Speaker series

The Centre on Aging hosts a Speaker Series, which regularly is held from October to March during the academic year.

Join us this Fall as the Centre's on Aging's Speaker Series will recommence with various aging related presentation online.

As part of the Centre on Aging's outreach to the community, the Centre hosts a Speaker Series, which gives our Research Affiliates an opportunity to share insights into their academic research in aging related fields and discuss current issues.

A goal of this series is to strengthen interdisciplinary research in health and aging.
The Speaker Series is free to attend and all are welcome.

Online presentations

Meetings will be hosted via Zoom and registration is required to participate. Registration details will be made available closer to presentation dates.

Scheduled presentations

November 25, 2022
1:30-3:30 p.m. via UM Zoom

Centre on Aging student awards event
University of Manitoba student presenters

The Centre on Aging will be hosting a student-focused online event where we will be announcing this year’s Centre on Aging student awards, University of Manitoba Retirees Association, and Alzheimer Society of Manitoba Fellowship recipients. As part of our event, student award recipients, graduate, and undergraduate students who are conducting aging related research, will make short presentation as part of the event. 

Registration

This event is open to the UM community, students, and community members who are interested in attending the event.

Register on Zoom for Nov. 25

Upcoming presentations

January 17, 2023 | 2:30 p.m. | via Zoom
Creatine to enhance aging muscle and brain health
Scott Forbes, PhD, CISSN, CEP
Associate Professor, Dept. of Physical Education Studies, Faculty of Education, Brandon University; Research Affiliate, Centre on Aging, University of Manitoba

Register on Zoom for January 17

Creatine supplementation has been a popular dietary supplement in young active individuals. This presentation will highlight current research demonstrating the effectiveness of creatine supplementation in older adults on muscle quantity and quality. In addition, there is accumulating research that has focused on creatine and the brain. This talk will provide an overview of how creatine works in the body and discuss the current evidence which has shown promising effects of creatine on muscle and brain health.

February 16, 2023 | 2:30-3:30 p.m. 
Do pericytes cause reduced blood flow in Alzheimer’s Disease? 
Jillian Stobart, PhD
Assistant Professor, College of Pharmacy, Rady Faculty of Health Sciences; Research Affiliate, Centre on Aging, University of Manitoba

One of the key symptoms of Alzheimer’s Disease (AD) is a decrease in brain blood flow. This occurs commonly in the smallest blood vessels, known as capillaries. Reduced blood flow limits the supply of energy and oxygen, and this is believed to cause further brain damage and memory loss. Blood flow in capillaries is regulated by cells known as pericytes. Our research is focused on determining how pericytes change in AD and if this causes the reduction in blood flow. We use state-of-the-art imaging techniques and newly developed tools to track pericytes and blood flow in the brains of live mice. By adapting these techniques to a mouse model of AD, we are following individual pericytes and measuring nearby blood flow to show how these change from early to late stages of disease. Our recent findings suggest that pericyte contract early in disease and limit blood flow before the onset of notable AD symptoms. This suggests that drugs to encourage pericyte dilation could be future therapies for improving blood flow in AD.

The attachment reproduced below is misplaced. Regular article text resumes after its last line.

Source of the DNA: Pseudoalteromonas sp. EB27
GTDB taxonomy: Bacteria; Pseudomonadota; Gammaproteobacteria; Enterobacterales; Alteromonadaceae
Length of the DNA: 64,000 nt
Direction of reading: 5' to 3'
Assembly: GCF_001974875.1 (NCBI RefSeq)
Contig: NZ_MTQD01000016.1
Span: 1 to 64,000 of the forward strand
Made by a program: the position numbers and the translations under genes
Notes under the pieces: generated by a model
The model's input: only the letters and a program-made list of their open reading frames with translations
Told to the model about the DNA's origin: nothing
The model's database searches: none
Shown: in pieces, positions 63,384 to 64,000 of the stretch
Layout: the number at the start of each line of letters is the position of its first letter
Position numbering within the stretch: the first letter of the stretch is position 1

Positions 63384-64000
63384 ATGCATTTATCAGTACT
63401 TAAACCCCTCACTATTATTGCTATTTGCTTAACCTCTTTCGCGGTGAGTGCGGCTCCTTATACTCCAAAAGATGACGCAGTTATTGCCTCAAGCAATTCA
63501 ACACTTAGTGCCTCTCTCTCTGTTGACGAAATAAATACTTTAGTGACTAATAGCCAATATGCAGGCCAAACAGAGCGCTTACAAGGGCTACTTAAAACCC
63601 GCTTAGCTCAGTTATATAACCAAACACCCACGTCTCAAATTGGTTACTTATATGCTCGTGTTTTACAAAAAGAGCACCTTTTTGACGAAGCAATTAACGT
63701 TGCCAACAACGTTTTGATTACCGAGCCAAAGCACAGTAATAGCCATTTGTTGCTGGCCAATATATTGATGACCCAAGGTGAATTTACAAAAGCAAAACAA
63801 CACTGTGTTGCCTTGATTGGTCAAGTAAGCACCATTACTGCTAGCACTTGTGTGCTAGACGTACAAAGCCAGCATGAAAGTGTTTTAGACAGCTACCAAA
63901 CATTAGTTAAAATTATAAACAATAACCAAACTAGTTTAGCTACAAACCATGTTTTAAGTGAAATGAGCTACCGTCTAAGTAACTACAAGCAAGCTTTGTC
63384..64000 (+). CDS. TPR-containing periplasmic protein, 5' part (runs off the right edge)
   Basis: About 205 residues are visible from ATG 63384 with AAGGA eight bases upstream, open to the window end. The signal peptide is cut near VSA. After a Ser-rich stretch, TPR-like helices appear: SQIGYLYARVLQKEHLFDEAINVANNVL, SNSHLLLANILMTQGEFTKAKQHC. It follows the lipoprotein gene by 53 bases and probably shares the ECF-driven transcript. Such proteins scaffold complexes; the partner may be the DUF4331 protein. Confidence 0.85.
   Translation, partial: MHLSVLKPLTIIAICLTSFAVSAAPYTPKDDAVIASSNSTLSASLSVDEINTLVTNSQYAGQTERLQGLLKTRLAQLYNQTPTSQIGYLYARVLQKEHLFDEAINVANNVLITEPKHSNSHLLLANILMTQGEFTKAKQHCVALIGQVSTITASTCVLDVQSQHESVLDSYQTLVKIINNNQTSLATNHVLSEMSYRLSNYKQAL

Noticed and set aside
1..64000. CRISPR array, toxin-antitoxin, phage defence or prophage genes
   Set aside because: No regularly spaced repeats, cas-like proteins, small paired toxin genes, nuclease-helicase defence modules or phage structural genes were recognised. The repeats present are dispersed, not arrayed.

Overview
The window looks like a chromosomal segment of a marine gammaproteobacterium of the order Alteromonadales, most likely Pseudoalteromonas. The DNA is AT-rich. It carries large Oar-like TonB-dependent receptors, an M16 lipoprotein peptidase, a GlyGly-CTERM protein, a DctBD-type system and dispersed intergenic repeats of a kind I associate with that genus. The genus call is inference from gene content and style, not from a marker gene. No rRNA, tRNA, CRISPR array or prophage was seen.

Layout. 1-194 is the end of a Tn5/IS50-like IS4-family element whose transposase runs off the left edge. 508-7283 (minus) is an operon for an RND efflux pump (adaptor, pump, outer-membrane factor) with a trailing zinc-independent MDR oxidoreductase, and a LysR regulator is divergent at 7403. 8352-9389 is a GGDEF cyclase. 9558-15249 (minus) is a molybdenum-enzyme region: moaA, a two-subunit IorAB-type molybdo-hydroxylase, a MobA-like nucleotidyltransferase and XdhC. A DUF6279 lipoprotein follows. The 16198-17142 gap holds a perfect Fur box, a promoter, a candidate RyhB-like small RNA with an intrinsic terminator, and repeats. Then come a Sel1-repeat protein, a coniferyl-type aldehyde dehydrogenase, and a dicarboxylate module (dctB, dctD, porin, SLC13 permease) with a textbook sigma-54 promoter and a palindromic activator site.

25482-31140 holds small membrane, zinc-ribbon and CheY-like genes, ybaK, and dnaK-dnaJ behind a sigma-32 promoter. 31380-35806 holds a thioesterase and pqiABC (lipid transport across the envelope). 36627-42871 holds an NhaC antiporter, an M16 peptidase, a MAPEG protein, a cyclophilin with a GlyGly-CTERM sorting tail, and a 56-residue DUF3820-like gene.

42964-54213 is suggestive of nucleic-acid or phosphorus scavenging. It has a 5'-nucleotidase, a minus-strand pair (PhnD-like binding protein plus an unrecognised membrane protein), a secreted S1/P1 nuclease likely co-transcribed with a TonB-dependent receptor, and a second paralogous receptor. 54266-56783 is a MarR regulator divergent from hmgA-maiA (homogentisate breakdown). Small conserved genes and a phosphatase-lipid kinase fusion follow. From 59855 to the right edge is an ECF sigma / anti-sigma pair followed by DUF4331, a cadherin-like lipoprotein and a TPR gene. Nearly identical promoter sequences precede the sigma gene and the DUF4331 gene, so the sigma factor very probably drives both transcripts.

March 9, 2023 | 2:30–3:30 p.m.
Cerebrovascular Reactivity Monitoring: Current Perspectives and the Future of Personalized Medicine in TBI 
Frederick A. Zeiler BSc MD PhD CIP FRCSC 
Associate Professor, Dept of Surgery, Dept of Human Anatomy and Cell Science, Rady Faculty of Health Sciences; Dept of Biomedical Engineering, Price Faculty of Engineering; Research Affiliate, Centre on Aging, University of Manitoba

Impaired cerebrovascular function after moderate/severe traumatic brain injury (TBI) has recently been identified as a driver of death and disability, with age as an important modifier. Recent advances in bedside cerebral physiologic signal processing have facilitated the derivation of continuously updating indices of cerebrovascular function, leading to personalized medicine approaches that may be tailored to the individual patient, responding to changing conditions in high temporal resolution. With this introduction to real-time cerebrovascular monitoring in TBI care, we will discuss:

  1. Overview of cerebral autoregulation and techniques for assessment in TBI 
  2. Application of advanced continuous multi-modal monitoring of autoregulation in TBI 
  3. Autoregulation and outcome associations in TBI
  4. Drivers of impaired autoregulatory function, with age as a modifier
  5. Current treatment paradigm and future directions 

Past Speaker Series presentations

November 8, 2022
Oral health, aging and long-term care—a triad of concern
Arlynn Brodie, PhD, RDH 
College of Dental Hygienists of Manitoba